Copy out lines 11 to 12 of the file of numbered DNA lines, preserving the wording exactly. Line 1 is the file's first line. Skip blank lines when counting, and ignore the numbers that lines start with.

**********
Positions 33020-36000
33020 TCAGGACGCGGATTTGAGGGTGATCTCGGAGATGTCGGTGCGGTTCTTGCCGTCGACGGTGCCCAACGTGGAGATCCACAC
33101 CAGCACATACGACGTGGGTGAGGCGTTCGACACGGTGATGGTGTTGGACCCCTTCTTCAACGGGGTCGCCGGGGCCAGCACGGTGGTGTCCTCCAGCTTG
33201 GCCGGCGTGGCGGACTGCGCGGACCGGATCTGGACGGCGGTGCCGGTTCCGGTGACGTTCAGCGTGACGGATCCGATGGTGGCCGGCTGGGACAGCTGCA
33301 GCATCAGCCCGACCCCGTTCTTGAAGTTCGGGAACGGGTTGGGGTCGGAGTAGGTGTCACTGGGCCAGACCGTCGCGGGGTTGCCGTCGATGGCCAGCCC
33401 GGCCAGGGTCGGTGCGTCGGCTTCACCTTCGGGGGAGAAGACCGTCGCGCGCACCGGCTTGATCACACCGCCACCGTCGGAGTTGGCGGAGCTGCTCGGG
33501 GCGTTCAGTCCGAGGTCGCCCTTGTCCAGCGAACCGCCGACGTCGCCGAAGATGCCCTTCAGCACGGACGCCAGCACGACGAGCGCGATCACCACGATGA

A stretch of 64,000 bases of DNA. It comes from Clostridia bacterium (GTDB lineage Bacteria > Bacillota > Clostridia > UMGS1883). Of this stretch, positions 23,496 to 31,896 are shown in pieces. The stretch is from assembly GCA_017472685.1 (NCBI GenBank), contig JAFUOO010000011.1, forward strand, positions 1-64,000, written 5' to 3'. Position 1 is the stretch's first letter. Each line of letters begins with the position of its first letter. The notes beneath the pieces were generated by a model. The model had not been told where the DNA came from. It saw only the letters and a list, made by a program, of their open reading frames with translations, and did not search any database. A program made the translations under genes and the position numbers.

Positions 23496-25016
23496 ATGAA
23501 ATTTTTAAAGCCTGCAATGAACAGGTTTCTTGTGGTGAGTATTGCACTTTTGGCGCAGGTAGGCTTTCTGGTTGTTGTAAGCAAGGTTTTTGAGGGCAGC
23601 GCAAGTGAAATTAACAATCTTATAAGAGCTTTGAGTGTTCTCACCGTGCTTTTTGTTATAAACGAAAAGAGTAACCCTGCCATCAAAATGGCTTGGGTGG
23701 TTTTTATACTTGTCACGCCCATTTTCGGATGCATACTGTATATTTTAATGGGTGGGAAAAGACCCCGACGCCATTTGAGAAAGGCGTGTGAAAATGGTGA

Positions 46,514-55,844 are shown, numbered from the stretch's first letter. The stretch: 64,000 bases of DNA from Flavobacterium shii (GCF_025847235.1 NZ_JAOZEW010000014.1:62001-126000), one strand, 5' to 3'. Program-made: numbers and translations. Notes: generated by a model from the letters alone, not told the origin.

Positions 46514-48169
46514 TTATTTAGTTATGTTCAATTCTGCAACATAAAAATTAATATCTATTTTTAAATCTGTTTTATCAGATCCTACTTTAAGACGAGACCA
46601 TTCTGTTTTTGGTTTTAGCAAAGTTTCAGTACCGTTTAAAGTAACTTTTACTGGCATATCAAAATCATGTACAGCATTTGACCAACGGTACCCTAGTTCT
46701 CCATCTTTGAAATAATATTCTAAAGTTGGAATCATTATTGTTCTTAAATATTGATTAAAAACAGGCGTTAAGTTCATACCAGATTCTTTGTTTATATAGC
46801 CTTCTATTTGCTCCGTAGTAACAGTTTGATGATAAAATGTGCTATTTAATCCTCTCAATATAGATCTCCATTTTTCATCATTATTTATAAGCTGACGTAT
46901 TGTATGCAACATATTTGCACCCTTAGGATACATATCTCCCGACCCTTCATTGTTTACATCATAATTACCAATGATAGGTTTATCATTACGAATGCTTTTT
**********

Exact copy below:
23501 ATTTTTAAAGCCTGCAATGAACAGGTTTCTTGTGGTGAGTATTGCACTTTTGGCGCAGGTAGGCTTTCTGGTTGTTGTAAGCAAGGTTTTTGAGGGCAGC
23601 GCAAGTGAAATTAACAATCTTATAAGAGCTTTGAGTGTTCTCACCGTGCTTTTTGTTATAAACGAAAAGAGTAACCCTGCCATCAAAATGGCTTGGGTGG